debts appears to be in the nature of a property settlement. In addition, the short duration of the marriage and the fact that there were no children of this marriage also indicate that the [settlement] agreement was intended as a property settlement. [Cits.]

        In the Matter of Fussell, supra at 545(A)(1). In addition to these factors which indicate that the parties did not intend that the debt allocation constitute an element of support, Ms. Rogers testified that, at the time the settlement was reached, she was not in need of support and was capable of supporting herself. Thus, the evidence, including Ms. Rogers’ admission, conclusively establishes that McGahee’s assumption of responsibility for the two joint debts was not intended as support for her.

        Ms. Rogers contends that the debts are not dischargeable because they were not secured by any property and were incurred for necessities, such as living expenses and an automobile, which constitute support. However, the underlying nature of the debts themselves does not have any legal consequence. The controlling issue is whether, at the time the settlement agreement was reached, the parties intended that McGahee’s assumption of the obligation to pay the debts constitute an element of support for Ms. Rogers. As to that issue, the undisputed evidence demands a finding that they did not have that intent. Instead, the debt allocation was a element of the division of their marital property. See generally Knott v. Knott, 277 Ga. 380, 381(2), 589 S.E.2d 99 (2003). The trial court erred in finding otherwise.

        2. When Ms. Rogers filed her amended motion which included the prayer for attorney’s fees, she did not cite any statutory authority for seeking such an award. Now, on appeal, she contends that she was relying on OCGA § 19-6-2 and that the trial court’s award is premised on that statute. Under that provision, however, “an award of attorney’s fees depends on the parties’ financial circumstances, not their wrongdoing. [Cit.]” Gomes v. Gomes, 278 Ga. 568, 569604 S.E.2d 486 (2004). The trial court’s award of attorney’s fees to Ms. Rogers is not predicated on economic standing, but on McGahee’s “stubborn stance” which “forced the unnecessary expansion and increased expense of this proceeding….” This language is not consistent with an award of attorney’s fees under OCGA § 19-6-2. Compare Mixon v. Mixon, 278 Ga. 446(2), 603 S.E.2d 287 (2004). Instead, the wording clearly indicates an award under OCGA § 9-15-14(b), which authorizes attorney’s fees when a “party unnecessarily expanded the proceeding by … improper conduct….”.

        Here, attorney’s fees under OCGA § 9-15-14(b) were not authorized because the trial court never provided proper notice to McGahee that such an award was under consideration.Williams v. Cooper, 280 Ga. 145, 146(1), 625 S.E.2d 754 (2006). Moreover, there is simply no evidence of any “improper conduct” on his part which unnecessarily expanded the proceeding. He asserted the discharge in bankruptcy defense from the outset. The first appeal was brought by Ms. Rogers because the trial court erroneously held that it had no jurisdiction to determine whether the debts were discharged. Accordingly, Rogers v. McGahee, supra, was a necessary expansion of the proceedings attributable to her, and not an unnecessary expansion attributable to him. Moreover, attorney’s fees incurred in connection with appellate proceedings are not recoverable under OCGA § 9-15-14. Department of Transp. v. Franco’s Pizza & Delicatessen, 200 Ga.App. 723, 728(5), 409 S.E.2d 281 (1991), overruled on other grounds, White v. Fulton County, 264 Ga. 393, 394(1), 444 S.E.2d 734 (1994). After remand and return of the case to the trial court, McGahee was justified in maintaining a “stubborn stance” with regard to his discharge in bankruptcy defense, since, for the reasons discussed in Division 1, he was entitled to prevail on that defense. Therefore, the trial court erred in awarding attorney’s fees pursuant to OCGA § 9-15-14(b).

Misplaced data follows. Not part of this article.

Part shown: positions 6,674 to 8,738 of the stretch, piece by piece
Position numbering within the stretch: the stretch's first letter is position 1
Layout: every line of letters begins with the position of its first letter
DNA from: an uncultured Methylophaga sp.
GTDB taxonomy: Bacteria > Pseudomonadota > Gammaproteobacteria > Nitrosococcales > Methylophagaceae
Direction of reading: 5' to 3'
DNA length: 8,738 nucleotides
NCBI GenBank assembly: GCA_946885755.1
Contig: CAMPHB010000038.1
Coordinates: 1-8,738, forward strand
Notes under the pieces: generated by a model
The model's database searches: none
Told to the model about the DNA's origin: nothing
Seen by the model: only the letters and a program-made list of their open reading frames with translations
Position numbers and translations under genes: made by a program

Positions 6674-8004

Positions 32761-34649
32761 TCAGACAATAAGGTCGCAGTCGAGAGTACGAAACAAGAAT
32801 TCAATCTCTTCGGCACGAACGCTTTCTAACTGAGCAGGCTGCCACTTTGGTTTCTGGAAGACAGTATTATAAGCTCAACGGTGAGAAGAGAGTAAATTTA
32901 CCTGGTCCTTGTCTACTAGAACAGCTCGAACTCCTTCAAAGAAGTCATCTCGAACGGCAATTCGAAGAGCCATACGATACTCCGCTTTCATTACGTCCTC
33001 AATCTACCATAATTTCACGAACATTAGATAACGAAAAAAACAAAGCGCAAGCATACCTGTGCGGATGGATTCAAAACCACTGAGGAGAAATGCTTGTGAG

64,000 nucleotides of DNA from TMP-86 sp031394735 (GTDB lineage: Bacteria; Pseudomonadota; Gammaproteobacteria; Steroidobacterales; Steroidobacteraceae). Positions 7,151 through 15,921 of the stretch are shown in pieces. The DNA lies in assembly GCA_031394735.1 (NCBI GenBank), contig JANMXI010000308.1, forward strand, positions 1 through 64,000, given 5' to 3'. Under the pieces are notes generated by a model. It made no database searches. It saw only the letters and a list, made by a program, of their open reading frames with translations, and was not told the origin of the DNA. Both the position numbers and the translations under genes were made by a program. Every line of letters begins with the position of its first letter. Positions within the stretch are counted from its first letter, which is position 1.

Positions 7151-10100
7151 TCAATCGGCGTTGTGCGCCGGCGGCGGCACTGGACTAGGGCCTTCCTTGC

The question thus arises whether the case should be remanded so that the trial court can consider an award of attorney’s fees under OCGA § 19-6-2. That statute is authority for an award of attorney’s fees “where a finding of contempt is authorized. [Cits.]” Brown v. Brown, 237 Ga. 122, 124(2), 227 S.E.2d 14 (1976), overruled on other grounds, Ensley v. Ensley, 239 Ga. 860, 864238 S.E.2d 920 (1977). Thus, an award of attorney’s fees under OCGA § 19-6-2 in this case would require a “determin[ation] whether [McGahee] violated [the divorce decree.]”Todd v. Casciano, 256 Ga.App. 631, 638(3), 569 S.E.2d 566 (2002). For the reasons discussed in Division 1, however, a finding that he was in contempt for violating the decree was not authorized. Therefore, an award of attorney’s fees based upon a finding that he was in contempt would likewise be unauthorized. See Knott v. Knott, supra at 381(1), 589 S.E.2d 99. Accordingly, there is no basis for remanding for reconsideration of awarding attorney’s fees to Ms. Rogers.

        Judgment reversed.

        All the Justices concur.

Comments are closed.